Finding Co-Writers

Your local songwriting association or branch of Nashville Songwriter's Association International (NSAI) is an excellent spot to meet potential co-writers. You can also meet songwriters from all over the world at Internet songwriting forums and chatrooms. Of course, if you live in a music hub, there'll be a lot more writers around, possibly even a music scene of clubs and coffeehouses where songwriters hang out and perform. Open mike and writer's nights have a distinct advantage over some of the other places you might look for co-writers: You get the opportunity to hear people perform their songs before you actually begin working with them.

A Word of Warning

In music hub cities, there's a delicate set of manners involved in asking someone to co-write. You shouldn't ask anyone to co-write until they've heard some of your songs. Be prepared to give potential co-writers a CD to check out. If you are an unknown writer (i.e., you don't have a paid staff-writing position or any major label cuts), don't ever ask an established writer for a co-write. This is considered extremely bad form. If you know an established writer, you may ask his or her opinion of your material. If you are friendly acquaintances, you might ask for an opinion on a few demos. You might even suggest to an established writer who has befriended you that you look forward to the day when you are well enough established to co-write with someone as talented as he or she. All this is fine, but you must never ask point blank for a co-write with an established writer.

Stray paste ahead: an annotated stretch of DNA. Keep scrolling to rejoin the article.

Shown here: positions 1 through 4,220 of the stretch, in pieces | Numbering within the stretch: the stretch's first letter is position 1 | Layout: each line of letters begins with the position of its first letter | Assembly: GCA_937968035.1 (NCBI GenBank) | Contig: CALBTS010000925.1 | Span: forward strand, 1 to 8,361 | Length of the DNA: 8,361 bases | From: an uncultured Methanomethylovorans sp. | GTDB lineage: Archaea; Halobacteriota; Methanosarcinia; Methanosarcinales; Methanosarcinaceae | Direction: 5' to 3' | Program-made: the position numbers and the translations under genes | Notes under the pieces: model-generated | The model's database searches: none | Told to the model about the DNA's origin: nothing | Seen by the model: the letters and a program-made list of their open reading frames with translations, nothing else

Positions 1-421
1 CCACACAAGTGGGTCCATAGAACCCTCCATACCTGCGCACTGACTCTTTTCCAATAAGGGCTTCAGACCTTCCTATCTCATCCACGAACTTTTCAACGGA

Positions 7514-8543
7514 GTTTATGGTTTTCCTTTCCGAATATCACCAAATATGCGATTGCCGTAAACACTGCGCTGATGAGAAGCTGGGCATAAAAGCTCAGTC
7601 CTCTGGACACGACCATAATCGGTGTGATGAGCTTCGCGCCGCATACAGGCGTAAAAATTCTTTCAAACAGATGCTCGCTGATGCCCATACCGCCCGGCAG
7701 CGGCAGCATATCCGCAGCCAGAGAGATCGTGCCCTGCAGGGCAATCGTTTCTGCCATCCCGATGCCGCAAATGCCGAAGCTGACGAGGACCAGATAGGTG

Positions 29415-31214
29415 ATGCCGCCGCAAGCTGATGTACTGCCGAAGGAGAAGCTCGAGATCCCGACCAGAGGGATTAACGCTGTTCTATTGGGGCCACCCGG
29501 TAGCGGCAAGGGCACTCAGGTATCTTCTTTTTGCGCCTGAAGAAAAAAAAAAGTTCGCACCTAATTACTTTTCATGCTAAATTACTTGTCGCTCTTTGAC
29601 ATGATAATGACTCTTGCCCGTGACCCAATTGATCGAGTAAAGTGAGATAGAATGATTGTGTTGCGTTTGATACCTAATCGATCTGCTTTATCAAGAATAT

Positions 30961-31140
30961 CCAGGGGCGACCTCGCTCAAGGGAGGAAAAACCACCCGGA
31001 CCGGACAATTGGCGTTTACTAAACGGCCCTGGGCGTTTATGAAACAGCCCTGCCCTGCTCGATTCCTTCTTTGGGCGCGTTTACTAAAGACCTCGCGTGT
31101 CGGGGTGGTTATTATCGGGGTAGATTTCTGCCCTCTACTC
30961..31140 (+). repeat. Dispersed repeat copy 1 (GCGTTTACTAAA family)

Be careful when getting to know a potential co-writer. Don't give out your home address to someone you haven't met. Instead, arrange to meet first in a public place. Remember, just because someone writes songs, even great ones, doesn't mean he or she isn't a serial killer, con artist, or long-distance service telemarketer.

Why is this such a big deal? First, most publishers have the right to approve co-writers for their staff writers, and it can be a hassle to get approval for an unknown when your other co-writers have hits, cuts, or are professional staff writers. Second, if it weren't considered impolite to ask, established songwriters would be inundated with thousands of co-write offers from every idiot who ever wielded a pen or strummed a guitar. This rule keeps established writers from having to say, “No” a hundred times a day and from having to deal with irate or hurt songwriters demanding to know why not. Hopefully, you'll someday have the opportunity to be grateful for the protection offered by this rule. In the meantime, find co-writers on or slightly above your own level who are working hard to get to the next one.

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